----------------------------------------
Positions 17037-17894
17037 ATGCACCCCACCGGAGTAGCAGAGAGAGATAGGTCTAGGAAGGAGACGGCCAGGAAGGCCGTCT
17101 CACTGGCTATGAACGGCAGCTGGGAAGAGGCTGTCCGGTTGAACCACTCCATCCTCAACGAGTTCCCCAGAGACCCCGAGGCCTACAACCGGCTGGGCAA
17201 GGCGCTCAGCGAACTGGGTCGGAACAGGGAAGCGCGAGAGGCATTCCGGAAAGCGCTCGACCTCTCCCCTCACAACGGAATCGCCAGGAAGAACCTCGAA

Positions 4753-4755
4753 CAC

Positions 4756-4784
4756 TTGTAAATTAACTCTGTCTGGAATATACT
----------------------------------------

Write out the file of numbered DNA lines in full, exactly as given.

Positions 17037-17894
17037 ATGCACCCCACCGGAGTAGCAGAGAGAGATAGGTCTAGGAAGGAGACGGCCAGGAAGGCCGTCT
17101 CACTGGCTATGAACGGCAGCTGGGAAGAGGCTGTCCGGTTGAACCACTCCATCCTCAACGAGTTCCCCAGAGACCCCGAGGCCTACAACCGGCTGGGCAA
17201 GGCGCTCAGCGAACTGGGTCGGAACAGGGAAGCGCGAGAGGCATTCCGGAAAGCGCTCGACCTCTCCCCTCACAACGGAATCGCCAGGAAGAACCTCGAA

Positions 4753-4755
4753 CAC

Positions 4756-4784
4756 TTGTAAATTAACTCTGTCTGGAATATACT